As an Indianapolis marketing consultant, I encounter people while networking each week who would love to hire me. In fact, I often get comments such as “I’d love to hire you but I’m afraid I can’t afford your services.” I even heard this week, “You’re worth every penny that you charge but I’m not at the level I need to be at in my business to pay for an outsourced marketing specialist.” As a solo business owner myself, I definitely understand this. Money is tight, especially when you don’t have clients beating your door down to pay you because your product costs too much. 🙂
This is the old chicken and egg dilemma. Sales must come before marketing, but shouldn’t marketing come before sales? How can a company get to the point where they can “afford” paying for marketing services if they must have the sales to do it?
Let’s analyze this for a moment. What most small business owners want to be doing is spending their time on revenue-generating activities, such as billable hours or selling more product. However, someone in the organization (or some method of marketing/advertising) must focus on bringing in new clients. So as I see it, the options for that business include first uncovering all of the low- or no-cost ways that the company can promote itself without spending money on marketing/advertising. This includes:
- Networking at chamber of commerce, industry and other local events
- Sending out press releases or pitches to local media (PR)
- Optimizing website content for SEO
- Social media marketing
- Article Submission (columns or whitepapers to local or trade publications or websites)
- Standing on a street corner with a sandwich board
- Asking friends and family for referrals
- Cold calls
- Email solicitation or email marketing
- And other guerrilla marketing tactics
Okay, have you made your list of activities? Now look back at the list. Do you notice something that they all have in common?
All of these activities take up a lot of your time: time that you could be spending on your business, working with clients or serving your customers, or doing what you do best, whatever that may be.
Now, if you love marketing, doing all of the above activities, and you have people that can do all of the other aspects of running your business, then there’s your solution. But if you don’t love doing these marketing things, and you know that every week you are pulled in so many different directions that you back-burner your own marketing every time, then it’s time to hire someone to do the marketing for you. And if your time is better spent doing other things, then keep this in mind when thinking about outsourcing your marketing.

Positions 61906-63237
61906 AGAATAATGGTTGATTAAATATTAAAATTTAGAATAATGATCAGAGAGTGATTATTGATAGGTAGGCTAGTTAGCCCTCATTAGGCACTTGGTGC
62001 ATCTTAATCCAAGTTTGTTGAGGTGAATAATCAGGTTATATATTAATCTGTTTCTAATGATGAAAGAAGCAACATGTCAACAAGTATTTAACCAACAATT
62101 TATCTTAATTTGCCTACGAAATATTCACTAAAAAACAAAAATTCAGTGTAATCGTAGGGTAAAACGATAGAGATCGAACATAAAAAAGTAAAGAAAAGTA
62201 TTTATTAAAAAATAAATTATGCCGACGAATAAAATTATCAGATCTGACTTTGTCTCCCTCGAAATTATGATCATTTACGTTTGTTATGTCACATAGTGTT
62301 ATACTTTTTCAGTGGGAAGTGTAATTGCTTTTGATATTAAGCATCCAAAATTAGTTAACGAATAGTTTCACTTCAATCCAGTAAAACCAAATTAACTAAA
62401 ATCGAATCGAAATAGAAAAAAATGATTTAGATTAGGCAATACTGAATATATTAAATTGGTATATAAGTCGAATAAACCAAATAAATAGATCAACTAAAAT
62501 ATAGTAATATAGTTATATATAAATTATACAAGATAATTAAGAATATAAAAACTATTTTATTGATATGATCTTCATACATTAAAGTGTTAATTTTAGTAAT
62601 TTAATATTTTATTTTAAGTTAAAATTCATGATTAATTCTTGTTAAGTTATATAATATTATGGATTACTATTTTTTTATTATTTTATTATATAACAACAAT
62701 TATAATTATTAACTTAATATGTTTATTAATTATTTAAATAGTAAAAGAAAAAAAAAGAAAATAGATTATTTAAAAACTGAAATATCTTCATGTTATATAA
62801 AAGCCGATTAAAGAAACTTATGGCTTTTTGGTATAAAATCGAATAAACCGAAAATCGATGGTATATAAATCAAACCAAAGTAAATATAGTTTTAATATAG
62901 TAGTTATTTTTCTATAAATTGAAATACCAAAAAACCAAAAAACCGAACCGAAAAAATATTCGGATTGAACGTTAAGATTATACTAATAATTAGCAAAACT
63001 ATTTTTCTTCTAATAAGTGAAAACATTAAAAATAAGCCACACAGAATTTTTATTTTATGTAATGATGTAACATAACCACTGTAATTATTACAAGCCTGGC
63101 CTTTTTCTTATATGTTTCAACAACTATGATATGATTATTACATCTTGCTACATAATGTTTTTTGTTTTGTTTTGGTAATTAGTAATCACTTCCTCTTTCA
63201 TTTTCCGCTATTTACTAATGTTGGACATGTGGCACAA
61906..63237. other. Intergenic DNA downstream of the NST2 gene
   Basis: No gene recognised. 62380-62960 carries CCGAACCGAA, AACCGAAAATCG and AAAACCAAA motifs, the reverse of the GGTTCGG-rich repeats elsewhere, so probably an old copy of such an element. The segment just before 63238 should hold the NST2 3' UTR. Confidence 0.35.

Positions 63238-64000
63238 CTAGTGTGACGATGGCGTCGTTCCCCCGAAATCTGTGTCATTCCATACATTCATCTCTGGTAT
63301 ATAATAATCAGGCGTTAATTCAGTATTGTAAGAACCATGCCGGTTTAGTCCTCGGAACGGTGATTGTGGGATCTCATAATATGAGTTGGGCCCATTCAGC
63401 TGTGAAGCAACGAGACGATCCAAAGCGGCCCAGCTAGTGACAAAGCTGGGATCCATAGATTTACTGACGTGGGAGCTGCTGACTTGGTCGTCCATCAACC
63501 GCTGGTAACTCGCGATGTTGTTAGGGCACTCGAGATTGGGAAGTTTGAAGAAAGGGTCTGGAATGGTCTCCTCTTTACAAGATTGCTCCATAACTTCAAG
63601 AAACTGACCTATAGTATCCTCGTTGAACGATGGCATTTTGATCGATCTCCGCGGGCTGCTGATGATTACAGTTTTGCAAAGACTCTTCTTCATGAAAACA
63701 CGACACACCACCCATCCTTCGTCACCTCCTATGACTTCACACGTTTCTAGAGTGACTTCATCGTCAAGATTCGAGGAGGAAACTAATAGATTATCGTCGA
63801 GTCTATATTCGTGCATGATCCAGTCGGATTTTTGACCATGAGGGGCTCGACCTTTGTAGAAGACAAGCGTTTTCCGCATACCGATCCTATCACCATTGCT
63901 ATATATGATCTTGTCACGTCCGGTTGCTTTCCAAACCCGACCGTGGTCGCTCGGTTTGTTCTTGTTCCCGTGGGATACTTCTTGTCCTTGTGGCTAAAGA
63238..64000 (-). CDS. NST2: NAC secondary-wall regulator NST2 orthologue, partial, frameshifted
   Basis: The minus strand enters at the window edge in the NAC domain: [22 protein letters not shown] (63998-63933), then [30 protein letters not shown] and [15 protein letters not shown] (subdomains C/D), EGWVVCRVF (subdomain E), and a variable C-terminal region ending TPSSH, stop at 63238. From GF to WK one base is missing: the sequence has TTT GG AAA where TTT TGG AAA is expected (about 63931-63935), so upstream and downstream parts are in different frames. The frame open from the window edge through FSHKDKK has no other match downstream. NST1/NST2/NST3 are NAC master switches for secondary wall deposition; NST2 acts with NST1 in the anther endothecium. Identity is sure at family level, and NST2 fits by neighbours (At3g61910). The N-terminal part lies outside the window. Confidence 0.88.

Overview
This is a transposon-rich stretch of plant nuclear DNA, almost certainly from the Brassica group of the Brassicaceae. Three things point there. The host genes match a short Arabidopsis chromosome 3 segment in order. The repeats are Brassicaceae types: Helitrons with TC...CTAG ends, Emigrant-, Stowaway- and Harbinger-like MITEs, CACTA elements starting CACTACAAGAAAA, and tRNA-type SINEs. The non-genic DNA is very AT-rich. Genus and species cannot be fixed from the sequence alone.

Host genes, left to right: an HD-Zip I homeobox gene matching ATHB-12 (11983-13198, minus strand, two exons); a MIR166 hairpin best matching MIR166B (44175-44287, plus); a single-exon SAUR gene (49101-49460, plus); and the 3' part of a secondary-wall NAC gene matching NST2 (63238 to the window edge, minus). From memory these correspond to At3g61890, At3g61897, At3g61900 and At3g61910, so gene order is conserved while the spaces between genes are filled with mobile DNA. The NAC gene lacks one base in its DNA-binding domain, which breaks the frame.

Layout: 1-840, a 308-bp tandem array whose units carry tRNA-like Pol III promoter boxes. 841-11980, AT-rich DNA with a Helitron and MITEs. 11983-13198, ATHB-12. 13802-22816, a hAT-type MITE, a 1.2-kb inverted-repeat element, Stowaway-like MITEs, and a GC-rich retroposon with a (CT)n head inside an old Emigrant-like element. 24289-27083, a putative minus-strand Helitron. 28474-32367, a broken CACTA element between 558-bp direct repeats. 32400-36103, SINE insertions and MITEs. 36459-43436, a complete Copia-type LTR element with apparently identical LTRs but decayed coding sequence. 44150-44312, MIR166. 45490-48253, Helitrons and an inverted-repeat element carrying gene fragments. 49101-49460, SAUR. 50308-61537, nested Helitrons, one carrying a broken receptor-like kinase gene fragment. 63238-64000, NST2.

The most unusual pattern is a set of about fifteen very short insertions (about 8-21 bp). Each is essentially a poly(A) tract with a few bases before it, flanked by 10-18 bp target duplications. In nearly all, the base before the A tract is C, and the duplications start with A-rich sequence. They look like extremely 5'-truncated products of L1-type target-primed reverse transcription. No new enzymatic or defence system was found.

However, doing all of the above tactics may not result in finding enough new customers. Maybe your prospects don’t use social media or read blog posts. Maybe they don’t go to networking events. And they don’t read the local paper. And they don’t answer their phones or read unsolicited email anymore (after all, we have voice mail for screening calls and filters for blocking unwanted email). What do we do to find customers, then?
My solution for you is to spend money on advertising or other paid forms of marketing. These methods may include, but are not limited to:
- Print advertising (newspapers, magazines, trade journals)
- Billboards and other outdoor advertising
- Industry membership
- Event sponsorship (luncheons, industry golf outings)
- Direct Mail
- Directory advertising (including yellow pages or similar)
- Search marketing (Google Advertising)
- Social media advertising
- Banner/Internet advertising
- Tradeshow marketing
- Pay-per-lead sources
- Radio advertising
- Television advertising
- Mobile advertising
Find where your customers reside, and then find a way to reach them. If you can’t reach them from one method, try another. If your current methods aren’t working, then you need to spend more time analyzing your customers to determine the best way to find more qualified leads and get more sales. It’s that simple.
My guess is that anyone who is concerned about sales has not taken the time to create a formal marketing plan for their business. This crucial step guides decision-making when it comes to marketing budget. This plan will also help alleviate concerns about spending money to make money because it’s carefully thought out and calculated.
In the world of start-ups, every company tries to start out small with their marketing budgets. But many companies don’t make it because they are afraid to take risks such as hiring a marketing person or spending money on an ad campaign to reach their ideal targets. It’s unfortunate that many businesses don’t realize their mistake until it’s too late…and they’re out of business.